2-Pane Combined
Full Summaries Sorted

Climate Change Impacts on Indigenous Peoples

Many of the world's Indigenous Peoples face high risk of the adverse impacts of anthropogenic, or caused by human activity, climate change due to strong relationships with the environment and cultural ties to specific geographical regions. Many Indigenous communities rely on local natural resources for their livelihoods. Often marginalized in contemporary political systems, Indigenous communities have been instrumental in identifying and adapting to changes already underway in local ecosystems. Scientists and government leaders predict that global climate change will expose geographic areas primarily inhabited by Indigenous people to increased drought and wildfires, rising sea levels, melting sea ice and permafrost, catastrophic flooding, and loss of biodiversity, including the scarcity or extinction of animal and plant species.

The United Nations Development Programme (UNDP) estimated the world's Indigenous population at 476 million people in 2023. Though Indigenous Peoples make up just over 6 percent of the world's population, they are stewards to 80 percent of global biodiversity. Many Indigenous people are in danger of becoming climate refugees, displaced by the effects of climate change and climate-related conflict, and compelled to leave their traditional lands in order to survive. These impacts include loss of productive grazing and agricultural land, increased food and water insecurity, and adverse health conditions. Many Indigenous people have taken leadership roles in combating the crisis at local, national, and international levels. Some highlight their unique perspectives and the potential to blend traditional knowledge and innovative technologies to increase the resilience of ecosystems and defend natural resources from unsustainable exploitation.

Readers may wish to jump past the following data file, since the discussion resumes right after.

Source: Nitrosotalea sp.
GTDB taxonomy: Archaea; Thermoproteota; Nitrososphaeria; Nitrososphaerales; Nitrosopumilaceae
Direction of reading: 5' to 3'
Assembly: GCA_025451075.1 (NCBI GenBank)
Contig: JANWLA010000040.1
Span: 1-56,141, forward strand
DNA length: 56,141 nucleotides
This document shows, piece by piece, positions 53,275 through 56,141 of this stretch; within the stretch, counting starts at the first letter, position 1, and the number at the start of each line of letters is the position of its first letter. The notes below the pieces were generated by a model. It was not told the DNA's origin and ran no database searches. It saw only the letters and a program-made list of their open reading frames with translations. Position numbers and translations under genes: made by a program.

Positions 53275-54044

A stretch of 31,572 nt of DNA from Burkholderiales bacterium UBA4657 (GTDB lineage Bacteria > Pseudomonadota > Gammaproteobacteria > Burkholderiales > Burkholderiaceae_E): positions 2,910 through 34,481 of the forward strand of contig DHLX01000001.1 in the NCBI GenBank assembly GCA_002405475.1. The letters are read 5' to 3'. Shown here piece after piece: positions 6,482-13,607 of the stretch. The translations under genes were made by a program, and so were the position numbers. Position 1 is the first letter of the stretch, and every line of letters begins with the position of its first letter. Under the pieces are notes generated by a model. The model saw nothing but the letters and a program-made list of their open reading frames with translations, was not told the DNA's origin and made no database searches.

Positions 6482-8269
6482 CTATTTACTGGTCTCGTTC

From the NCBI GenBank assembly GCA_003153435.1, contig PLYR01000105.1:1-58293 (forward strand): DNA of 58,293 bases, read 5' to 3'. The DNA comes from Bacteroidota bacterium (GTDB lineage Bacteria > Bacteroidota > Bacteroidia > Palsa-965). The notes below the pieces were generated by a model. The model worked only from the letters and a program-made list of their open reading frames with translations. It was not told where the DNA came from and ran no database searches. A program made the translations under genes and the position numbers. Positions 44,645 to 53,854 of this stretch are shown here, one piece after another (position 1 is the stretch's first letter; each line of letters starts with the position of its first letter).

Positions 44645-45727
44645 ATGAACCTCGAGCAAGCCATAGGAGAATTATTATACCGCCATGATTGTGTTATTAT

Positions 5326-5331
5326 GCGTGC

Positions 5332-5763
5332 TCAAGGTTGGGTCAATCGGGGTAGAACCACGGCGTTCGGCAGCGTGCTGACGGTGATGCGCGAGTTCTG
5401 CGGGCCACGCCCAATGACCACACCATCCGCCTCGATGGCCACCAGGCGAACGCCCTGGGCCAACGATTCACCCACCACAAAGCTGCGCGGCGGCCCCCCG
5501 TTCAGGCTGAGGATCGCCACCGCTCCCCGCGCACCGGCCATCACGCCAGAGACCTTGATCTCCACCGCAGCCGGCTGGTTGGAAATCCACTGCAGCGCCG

Since the mid-twentieth century, the international scientific community has increasingly highlighted the link between anthropogenic activities releasing massive quantities of greenhouse gas (GHG) emissions into the atmosphere and the resulting increase in average global temperatures. The international community has also become increasingly concerned with pollution and global poverty. The 1992 United Nations (UN) Rio Declaration on Environment and Development highlighted the key role of Indigenous communities in managing environmental resources, given their traditional knowledge and cultural practices. The Rio Declaration, so named for the city in Brazil where it was issued, urged countries to recognize the importance of distinct Indigenous identity toward advancing sustainable development.

The UN Framework Convention on Climate Change (UNFCCC), which entered into force in 1994, created the foundation for stabilizing GHG concentrations to limit the effects of climate change by requiring member states to reduce such emissions. Indigenous communities began participating in the UNFCCC negotiation process in 2000. The UN Declaration on the Rights of Indigenous Peoples (UNDRIP), adopted in 2007, included numerous articles that extended rights of the "survival, dignity, and well-being" of Indigenous Peoples in ways that related to the impacts of climate change and the importance of their inclusion in finding solutions.

The International Indigenous Peoples' Forum on Climate Change (IIPFCC), established in 2008, represents the Indigenous Peoples' Caucus within the UNFCCC framework. The IIPFCC includes Indigenous representatives from seven social and cultural regions: Asia, the Pacific, Africa, the Arctic, Latin America and the Caribbean, North America, and Russia and Eastern Europe. A 2018 report released by the IIPFCC and the Center for International Environmental Law noted that more than sixty decisions adopted by the UNFCCC and subsidiary bodies made specific reference to Indigenous Peoples and traditional knowledge.